Report: Amazon Air Has Too Much Cargo Capacity as Demand Slows

Report: Amazon Air Has Too Much Cargo Capacity

Amazon Air is reportedly trying to sell excess air cargo capacity amid slowing consumer demand.

According to a report by Bloomberg, which cited unnamed sources, Amazon has hired executives with a background in marketing cargo space for airlines, including experience filling empty planes coming back from Hawaii with pineapples, or loading jets returning from Alaska with salmon.

Amazon has not responded to a PYMNTS request for comment.

Current economic conditions haven’t altered Amazon’s long-term plans for Amazon Air, according to the report. However, another person told the Economic Times that Amazon is under increased pressure to make money from the empty space on its planes as the company searches for ways to increase profits as revenue growth slows.

September saw reports that Amazon Air’s growth was slowing as well. Data from the Chaddick Institute for Metropolitan Development at Chicago’s DePaul University showed the company’s freighters making an average of 194 flights per day in September.

That’s a 3.8% increase from March and the smallest increase since the institute began logging Amazon flight traffic in May 2020.

“Amazon is making significant adjustments,” Joseph Schwieterman, the institute’s director, told Bloomberg at the time. “The company apparently was overly optimistic about its need to grow its supply chain so rapidly at the height of the pandemic.”

Earlier this month, Amazon CEO Andy Jassy told an audience at The New York Times’ Dealbook conference that his company was forced to make decisions to try to meet a boom in demand early on in the pandemic and to “go much faster” than it ever imagined.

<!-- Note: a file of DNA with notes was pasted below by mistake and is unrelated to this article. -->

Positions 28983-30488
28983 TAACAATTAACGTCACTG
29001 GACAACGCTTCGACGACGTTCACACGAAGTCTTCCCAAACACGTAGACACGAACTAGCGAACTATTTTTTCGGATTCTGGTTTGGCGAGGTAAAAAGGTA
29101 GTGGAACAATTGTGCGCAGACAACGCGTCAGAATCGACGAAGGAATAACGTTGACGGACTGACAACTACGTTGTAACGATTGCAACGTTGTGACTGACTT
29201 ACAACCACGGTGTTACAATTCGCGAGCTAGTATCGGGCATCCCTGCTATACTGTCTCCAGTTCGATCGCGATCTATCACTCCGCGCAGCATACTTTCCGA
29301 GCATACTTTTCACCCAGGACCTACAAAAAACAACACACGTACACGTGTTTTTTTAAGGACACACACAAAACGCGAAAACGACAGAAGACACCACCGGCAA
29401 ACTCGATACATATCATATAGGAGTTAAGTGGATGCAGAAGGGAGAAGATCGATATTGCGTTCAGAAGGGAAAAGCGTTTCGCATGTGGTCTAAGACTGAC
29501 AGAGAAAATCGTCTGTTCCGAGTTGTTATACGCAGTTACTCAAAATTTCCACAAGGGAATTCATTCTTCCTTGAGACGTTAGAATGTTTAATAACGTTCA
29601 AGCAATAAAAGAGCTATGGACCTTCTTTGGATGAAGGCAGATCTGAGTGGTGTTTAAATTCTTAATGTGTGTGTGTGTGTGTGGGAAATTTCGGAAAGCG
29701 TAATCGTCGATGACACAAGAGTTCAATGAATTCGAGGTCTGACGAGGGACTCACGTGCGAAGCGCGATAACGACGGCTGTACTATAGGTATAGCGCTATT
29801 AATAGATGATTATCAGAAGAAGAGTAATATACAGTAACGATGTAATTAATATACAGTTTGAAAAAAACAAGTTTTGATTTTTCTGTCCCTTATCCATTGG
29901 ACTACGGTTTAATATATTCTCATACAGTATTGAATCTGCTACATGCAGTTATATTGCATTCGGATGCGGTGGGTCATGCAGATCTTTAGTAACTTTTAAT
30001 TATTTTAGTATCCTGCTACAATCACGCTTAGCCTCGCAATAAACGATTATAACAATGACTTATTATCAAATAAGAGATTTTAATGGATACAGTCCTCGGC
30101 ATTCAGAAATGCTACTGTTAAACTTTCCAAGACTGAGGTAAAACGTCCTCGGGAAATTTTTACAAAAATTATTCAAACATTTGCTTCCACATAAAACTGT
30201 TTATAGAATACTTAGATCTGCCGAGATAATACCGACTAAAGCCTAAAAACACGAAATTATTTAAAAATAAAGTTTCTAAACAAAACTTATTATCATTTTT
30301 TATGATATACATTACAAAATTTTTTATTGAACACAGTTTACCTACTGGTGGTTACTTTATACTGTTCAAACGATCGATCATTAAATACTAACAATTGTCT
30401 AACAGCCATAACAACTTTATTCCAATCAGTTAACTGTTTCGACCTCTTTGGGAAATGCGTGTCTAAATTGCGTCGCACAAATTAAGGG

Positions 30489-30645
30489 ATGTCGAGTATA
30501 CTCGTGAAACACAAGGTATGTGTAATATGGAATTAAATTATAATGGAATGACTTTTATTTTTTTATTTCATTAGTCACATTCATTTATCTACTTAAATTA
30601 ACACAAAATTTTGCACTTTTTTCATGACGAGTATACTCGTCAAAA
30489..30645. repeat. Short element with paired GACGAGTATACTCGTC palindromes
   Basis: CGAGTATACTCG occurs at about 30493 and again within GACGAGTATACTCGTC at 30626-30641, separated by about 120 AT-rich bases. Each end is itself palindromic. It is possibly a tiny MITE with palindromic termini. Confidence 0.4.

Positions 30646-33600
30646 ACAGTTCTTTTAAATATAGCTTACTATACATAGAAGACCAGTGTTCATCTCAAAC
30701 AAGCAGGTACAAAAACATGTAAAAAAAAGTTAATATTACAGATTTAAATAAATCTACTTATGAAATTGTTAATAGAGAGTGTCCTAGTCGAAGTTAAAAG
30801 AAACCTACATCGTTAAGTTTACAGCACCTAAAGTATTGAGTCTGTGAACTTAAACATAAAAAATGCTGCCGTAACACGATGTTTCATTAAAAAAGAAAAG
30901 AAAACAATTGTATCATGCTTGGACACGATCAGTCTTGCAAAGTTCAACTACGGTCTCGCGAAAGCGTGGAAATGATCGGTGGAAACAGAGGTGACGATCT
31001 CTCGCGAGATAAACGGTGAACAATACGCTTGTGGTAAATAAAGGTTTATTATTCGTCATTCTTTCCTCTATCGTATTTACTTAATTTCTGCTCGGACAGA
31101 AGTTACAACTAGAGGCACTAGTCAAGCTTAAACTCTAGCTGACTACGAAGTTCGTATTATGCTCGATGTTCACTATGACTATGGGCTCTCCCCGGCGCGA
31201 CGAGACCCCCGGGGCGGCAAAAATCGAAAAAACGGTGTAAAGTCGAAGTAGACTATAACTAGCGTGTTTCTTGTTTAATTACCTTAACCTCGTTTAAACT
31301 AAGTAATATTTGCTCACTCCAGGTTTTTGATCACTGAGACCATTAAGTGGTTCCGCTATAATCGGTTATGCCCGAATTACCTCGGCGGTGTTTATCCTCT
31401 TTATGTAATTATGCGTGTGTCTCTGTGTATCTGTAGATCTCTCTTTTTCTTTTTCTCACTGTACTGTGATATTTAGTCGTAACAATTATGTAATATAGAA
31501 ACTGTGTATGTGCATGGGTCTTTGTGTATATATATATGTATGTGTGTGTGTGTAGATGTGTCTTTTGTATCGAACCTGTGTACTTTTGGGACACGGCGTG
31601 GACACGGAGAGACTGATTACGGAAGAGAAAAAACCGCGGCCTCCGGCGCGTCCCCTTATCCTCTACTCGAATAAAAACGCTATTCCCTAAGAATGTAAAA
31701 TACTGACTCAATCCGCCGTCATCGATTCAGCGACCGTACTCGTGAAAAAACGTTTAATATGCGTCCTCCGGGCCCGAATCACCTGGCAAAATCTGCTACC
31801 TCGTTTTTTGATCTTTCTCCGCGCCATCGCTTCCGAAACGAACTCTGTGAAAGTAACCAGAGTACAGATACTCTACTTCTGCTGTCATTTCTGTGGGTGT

“We built a physical fulfillment center footprint over 25 years that we doubled in 24 months,” Jassy said, admitting that Amazon recognized that it could be overbuilding but went ahead with its plans nonetheless.

“It was hard for us to imagine what ‘21 was going to be like, let alone ‘22, but we decided that we were going to shade on the side of consumers and sellers who didn’t want to be constrained,” he said.

Amazon has since closed several of its warehouses, while laying off thousands of employees. The company announced in November it was eliminating 10,000 positions. Focused primarily on the company’s devices division, it was Amazon’s largest round of job cuts to date.

Two days later, Jassy told employees the layoffs were likely to stretch into 2023. Earlier this month, the company reportedly began rescinding job offers in its retail organization, which includes the Amazon website, Amazon Prime, Amazon Go, Whole Foods, private-label products, and other retail operations.

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